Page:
Research at Baijōsan Kōmyōji Temple

 On July 7th and 21st, 2021, we surveyed and photographed cultural properties at Baijōsan Kōmyōji Temple in Minato Ward, Tokyo.
 On July 7th, SHIRNO Seiji, EMURA Tomoko, YASUNAGA Takuyo, and MAIZAWA Rei (who belong to the Department of Art Research, Archives and Information Systems) conducted an optical survey of Rakan-zu (a painting of Arhat, an enlightened Buddhist high priest). In the previous fiscal year, we also surveyed and photographed the same painting and presented an overview, such as its history, at the eighth workshop of the Department of Art Research for fiscal 2020 ( In this latest survey, we used fluorescent photo shooting to check the storage conditions and expressions in more detail, such as the difference between the original portion and the portion touched upon later, which are difficult to detect with naked eye.
 On July 21st, EMURA Tomoko, YASUNAGA Takuyo, and MAIZAWA Rei examined a painting of TAKEDA Unshitsu (1753-1827), a priest from Iiyama, Shinano Province. Unshitsu, the 26th head priest of Kōmyōji Temple, was a man of letters who excelled in poetry, writing, and drawing. He organized a poetry and writing association and interacted with many writers in the Edo period, including HIROSE Taizan and TANI Bunchō. Kōmyōji Temple has various works of Unshitsu, such as landscape paintings, paintings based on historical anecdotes, various written documents, as well and Sansuichō , a collection of his paintings. These are very valuable for learning about the activities and achievements of Unshitsu.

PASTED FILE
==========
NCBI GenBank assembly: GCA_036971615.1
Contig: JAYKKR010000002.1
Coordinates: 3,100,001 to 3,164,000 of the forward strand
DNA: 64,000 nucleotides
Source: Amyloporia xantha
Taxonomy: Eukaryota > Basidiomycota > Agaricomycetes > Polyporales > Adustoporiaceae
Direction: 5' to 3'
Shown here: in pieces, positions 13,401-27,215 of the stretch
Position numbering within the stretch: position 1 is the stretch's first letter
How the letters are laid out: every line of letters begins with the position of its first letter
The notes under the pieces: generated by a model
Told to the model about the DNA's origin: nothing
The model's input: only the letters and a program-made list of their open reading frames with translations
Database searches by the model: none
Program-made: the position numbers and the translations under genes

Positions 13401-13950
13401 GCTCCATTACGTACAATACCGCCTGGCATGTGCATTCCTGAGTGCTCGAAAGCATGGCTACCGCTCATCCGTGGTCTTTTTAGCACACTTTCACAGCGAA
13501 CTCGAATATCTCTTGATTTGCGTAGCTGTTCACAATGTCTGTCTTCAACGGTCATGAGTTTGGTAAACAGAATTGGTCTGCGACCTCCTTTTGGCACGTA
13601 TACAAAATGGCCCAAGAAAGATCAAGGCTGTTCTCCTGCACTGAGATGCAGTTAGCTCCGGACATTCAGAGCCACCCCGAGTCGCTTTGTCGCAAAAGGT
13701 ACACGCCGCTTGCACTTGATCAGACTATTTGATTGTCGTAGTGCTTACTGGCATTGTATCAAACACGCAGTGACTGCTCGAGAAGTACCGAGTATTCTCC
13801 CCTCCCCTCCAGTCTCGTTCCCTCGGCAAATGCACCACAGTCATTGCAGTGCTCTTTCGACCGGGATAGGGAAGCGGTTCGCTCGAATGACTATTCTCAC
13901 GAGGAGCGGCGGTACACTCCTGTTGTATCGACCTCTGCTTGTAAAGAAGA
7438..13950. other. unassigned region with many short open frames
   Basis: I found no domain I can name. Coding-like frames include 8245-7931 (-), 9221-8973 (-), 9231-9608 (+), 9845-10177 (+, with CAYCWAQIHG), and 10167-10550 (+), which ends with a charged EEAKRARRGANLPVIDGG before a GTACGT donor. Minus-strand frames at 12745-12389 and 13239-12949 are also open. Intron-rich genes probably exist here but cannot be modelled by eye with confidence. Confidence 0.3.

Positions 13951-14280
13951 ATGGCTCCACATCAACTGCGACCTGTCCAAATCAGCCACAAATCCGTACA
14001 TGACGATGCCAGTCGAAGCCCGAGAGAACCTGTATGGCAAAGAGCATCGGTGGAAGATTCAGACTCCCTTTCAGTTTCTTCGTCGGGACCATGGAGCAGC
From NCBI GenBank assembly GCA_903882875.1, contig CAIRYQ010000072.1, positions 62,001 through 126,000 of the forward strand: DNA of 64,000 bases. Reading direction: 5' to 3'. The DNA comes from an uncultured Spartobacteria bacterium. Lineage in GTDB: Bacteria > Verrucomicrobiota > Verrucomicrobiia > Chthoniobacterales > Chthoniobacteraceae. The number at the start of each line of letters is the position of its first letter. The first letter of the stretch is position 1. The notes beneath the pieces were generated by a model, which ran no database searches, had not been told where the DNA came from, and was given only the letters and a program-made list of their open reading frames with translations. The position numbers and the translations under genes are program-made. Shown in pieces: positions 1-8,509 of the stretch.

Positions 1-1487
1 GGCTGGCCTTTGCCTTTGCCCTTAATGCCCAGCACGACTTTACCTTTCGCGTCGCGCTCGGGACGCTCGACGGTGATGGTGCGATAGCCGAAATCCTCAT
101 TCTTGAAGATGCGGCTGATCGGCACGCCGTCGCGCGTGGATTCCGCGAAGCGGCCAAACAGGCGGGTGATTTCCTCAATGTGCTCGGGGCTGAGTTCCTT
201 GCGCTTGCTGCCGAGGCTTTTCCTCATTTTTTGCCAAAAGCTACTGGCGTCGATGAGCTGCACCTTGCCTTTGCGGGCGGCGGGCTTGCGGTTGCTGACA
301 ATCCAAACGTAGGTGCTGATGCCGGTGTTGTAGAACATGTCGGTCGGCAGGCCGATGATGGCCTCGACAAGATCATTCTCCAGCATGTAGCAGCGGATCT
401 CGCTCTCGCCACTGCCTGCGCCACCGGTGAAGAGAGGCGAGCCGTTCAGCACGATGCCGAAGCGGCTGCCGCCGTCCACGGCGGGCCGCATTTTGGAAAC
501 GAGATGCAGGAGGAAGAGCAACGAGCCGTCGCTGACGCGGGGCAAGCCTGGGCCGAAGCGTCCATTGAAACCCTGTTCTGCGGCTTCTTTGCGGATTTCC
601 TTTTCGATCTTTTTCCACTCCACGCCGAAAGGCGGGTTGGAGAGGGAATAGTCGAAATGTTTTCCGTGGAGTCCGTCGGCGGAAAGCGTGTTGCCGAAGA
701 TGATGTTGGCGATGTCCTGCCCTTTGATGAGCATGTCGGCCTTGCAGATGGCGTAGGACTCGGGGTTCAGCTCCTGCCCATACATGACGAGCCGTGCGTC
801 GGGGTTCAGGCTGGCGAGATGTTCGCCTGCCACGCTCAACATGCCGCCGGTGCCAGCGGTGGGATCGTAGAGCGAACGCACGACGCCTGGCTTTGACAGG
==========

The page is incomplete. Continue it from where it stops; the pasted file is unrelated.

Founded in Kasumigaseki in the Kamakura period, Kōmyōji Temple relocated the building to its current location in the early Edo period. This ancient temple has a bell with an inscription, “Enpo 6” (1678), and a stone monument with an inscription, “Meiwa 9” (1772). Based on this survey, we will continue to conduct research on Rakan-zu and Unshitsu. We at the Tokyo National Research Institute for Cultural Properties will continue to actively conduct research on cultural properties that still remain in the community.

Gunsen kitsuun zu,
(Immortals eating clouds)
by TAKEDA Unshitsu, Bunsei 8 (1825)
Survey scene
A portion of the painting
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